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KAWS (USA, B. 1974)
PROPERTY FROM AN IMPORTANT PRIVATE COLLECTION
KAWS (USA, B. 1974)

ARMED AWAY

Details
KAWS (USA, B. 1974)
ARMED AWAY
signed and dated ‘KAWS..14’ (on the reverse)
acrylic on canvas
223.2 x 503 cm. (87 7/8 x 198 in.)
Painted in 2014
Provenance
Honor Fraser Gallery, Los Angeles.
Acquired from the above by the present owner.
Literature
Honor Fraser Gallery, MAN’S BEST FRIEND, exh. cat., Los Angeles, USA, 2014, p. 124 (illustrated in colour, pp. 18-19; installation view illustrated, pp. 7, 8-9, 10-11 and 12-13).
Exhibited
Los Angeles, USA, Honor Fraser Gallery, MANS BEST FRIEND, September – October 2014.

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Kimmy Lau
Kimmy Lau

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Lot Essay

KAWS, an amalgamation of his city-driven and graffiti-inspired upbringing, has vehemently established his position in the lexicon of Contemporary Art. ARMED AWAY is not only prodigious in scale, but boundless in its complexity. Standing in front of ARMED AWAY you are immediately drawn in by the artist’s explosive and instantly recognizable vibrant palette. The scale allows KAWS to exercise his proficiency as a colorist in a method seldom captured to this extent. Like no other artist has done since Jean-Michel Basquiat and Keith Haring, he has transformed his street art and graffiti sensibility into the upper echelons of fine art galleries and institutions. ARMED AWAY epitomizes all that is loved within the new iteration of Pop sensibility which KAWS has continuously transformed. The cartoon and comic imagery instantly conveys the feeling of Roy Lichtenstein’s pop heroes and heroines, while the lively swathes of color and repetition of imagery inspire visions of Warhol’s effortless refinement of pop culture.

Known for marrying his own imagery to popular cartoons, logos and mascots, KAWS executes them in a clean and perfected surface. The rendering of the surface is done to a high degree of finish/fetish that it recalls Warhol’s factory approach in which there is no evidence of the artist’s hand. The clarity of the image that allows the figures to explore the canvas arrests the viewer. Despite the apparently manufactured imagery, KAWS paints by hand, patiently layering each area of pulsating color with a stunning deftness. Furthermore, KAWS allows the viewer to rediscover these pop culture titans in a new context. Warhol turned Marilyn into a religious like figure within gleaming byzantine or filmic compositions, while KAWS turns cartoon characters into momentous figures traversing the KAWS universe like rebellious Greek gods and goddesses.

The sharpness of the figures outlines and associated shadows create a vision, which is striking in its trompe l’oeil complexity. The artist creates a flat surface that is more alive with movement than most three-dimensional objects. The energy and motion created in the present artwork painted in conjunction with the most recognizable images of our contemporary ecosystem exemplify what is loved by KAWS viewers. Presented in KAWS 2014 solo exhibition as an integral artwork, “…a landscape that pictures Tom chasing Jerry offers an immersive dystopian scene of environmental disaster.” The momentous cartoonish figures with classic XX eyes are emblazoned onto a surreal landscape. Neon and emerald colored trees are simultaneously interspersed within a dreamy mountain range. The shapes from which the figures are set convey feelings of abstraction, from gestural to hard edge abstract masters of the 1960s and 1970s. The calculated yet chaotic nature of the composition recalls the controlled spontaneity of a Jackson Pollock drip painting. Rarely does KAWS include a fully rendered landscape – such as the present painting – this exceptional opportunity allows his signature characters to live within an entirely different universe, encouraging the viewer to explore KAWS’s environment in greater depth.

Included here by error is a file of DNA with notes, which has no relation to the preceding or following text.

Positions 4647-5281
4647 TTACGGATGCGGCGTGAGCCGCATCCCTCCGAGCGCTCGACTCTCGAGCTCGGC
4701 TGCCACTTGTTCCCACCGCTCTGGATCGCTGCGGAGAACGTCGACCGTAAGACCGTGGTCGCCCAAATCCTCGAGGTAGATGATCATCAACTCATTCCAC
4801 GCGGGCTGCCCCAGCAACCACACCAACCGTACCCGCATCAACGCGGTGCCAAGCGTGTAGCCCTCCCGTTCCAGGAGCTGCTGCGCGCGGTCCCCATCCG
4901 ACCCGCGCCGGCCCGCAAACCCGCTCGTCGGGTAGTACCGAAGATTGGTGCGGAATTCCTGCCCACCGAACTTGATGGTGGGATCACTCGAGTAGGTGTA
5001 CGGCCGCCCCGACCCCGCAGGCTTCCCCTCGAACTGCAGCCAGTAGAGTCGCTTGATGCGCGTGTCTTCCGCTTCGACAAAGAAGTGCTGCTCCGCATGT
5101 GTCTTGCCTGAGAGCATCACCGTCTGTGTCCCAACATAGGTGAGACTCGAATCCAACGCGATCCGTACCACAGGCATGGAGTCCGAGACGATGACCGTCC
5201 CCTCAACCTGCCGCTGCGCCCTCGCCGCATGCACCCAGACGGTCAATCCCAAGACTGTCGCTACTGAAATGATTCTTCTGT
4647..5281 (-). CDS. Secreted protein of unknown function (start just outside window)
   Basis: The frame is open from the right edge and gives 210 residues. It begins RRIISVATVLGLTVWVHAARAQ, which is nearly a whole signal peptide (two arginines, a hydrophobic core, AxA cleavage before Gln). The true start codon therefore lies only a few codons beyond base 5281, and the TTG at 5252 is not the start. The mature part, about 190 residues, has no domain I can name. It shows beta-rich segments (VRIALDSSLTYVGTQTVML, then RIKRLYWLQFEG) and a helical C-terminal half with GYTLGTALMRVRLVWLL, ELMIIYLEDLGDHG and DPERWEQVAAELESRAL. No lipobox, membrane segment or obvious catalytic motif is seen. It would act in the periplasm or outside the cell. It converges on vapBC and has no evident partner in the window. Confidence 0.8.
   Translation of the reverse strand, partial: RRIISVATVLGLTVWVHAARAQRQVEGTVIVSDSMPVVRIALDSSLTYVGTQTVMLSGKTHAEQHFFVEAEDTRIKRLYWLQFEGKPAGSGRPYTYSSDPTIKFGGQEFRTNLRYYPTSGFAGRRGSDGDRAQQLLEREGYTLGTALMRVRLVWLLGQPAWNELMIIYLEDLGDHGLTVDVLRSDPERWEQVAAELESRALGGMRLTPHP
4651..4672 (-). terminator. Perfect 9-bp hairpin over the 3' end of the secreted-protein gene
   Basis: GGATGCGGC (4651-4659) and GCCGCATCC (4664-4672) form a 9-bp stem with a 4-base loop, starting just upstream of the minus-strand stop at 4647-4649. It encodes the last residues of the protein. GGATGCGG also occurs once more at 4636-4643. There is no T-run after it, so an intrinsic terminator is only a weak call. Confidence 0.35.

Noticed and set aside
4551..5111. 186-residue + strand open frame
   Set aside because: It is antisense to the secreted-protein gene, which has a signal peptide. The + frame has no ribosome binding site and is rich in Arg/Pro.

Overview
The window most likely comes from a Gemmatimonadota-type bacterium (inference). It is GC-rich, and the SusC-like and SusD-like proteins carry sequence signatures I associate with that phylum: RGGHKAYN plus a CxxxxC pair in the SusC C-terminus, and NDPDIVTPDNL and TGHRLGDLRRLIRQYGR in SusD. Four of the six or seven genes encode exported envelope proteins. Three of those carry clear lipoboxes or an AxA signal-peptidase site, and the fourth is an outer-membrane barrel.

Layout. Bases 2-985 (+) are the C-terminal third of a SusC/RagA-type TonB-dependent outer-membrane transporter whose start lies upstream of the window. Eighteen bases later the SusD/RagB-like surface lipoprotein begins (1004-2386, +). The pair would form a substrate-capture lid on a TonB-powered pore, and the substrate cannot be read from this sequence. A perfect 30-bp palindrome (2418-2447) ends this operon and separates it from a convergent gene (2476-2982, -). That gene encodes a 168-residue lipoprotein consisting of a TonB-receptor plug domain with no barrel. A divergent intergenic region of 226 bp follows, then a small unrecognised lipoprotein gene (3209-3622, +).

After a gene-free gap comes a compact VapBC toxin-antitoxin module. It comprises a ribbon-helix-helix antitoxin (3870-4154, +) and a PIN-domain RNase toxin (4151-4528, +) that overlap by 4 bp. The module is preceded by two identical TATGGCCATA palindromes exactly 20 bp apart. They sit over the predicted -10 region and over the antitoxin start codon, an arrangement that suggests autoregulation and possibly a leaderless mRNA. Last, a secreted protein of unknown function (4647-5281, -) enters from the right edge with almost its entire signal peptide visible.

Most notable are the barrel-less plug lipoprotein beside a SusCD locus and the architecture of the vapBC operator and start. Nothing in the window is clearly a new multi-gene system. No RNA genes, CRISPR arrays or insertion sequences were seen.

The figure within a figure concept, shown in a uniquely cartooned style, revisits Magritte’s ability to create a world within a world. In the same fashion, KAWS reimagines popular imagery as subversive icons. The dream-like compositions are somehow supplanted in our present reality. Another contemporary master - George Condo - creates multi-dimensional cubist inspired imagery allowing a single figure to display a multitude of physical and mental states, in the same way that Picasso conveyed multiple states of an object within his cubist practice. KAWS exemplifies each of these concepts skillfully, turning immensely scaled figures into ever growing representations of historical and contemporary vision.

KAWS has walked the line of consumerism, fashion and pop culture in a way that few have before him. While KAWS has consistently received acclaim from seasoned collectors and institutions, his work possesses a remarkable awareness of the media culture and has captured the hearts of the fastest growing demographic of collectors, the youth.

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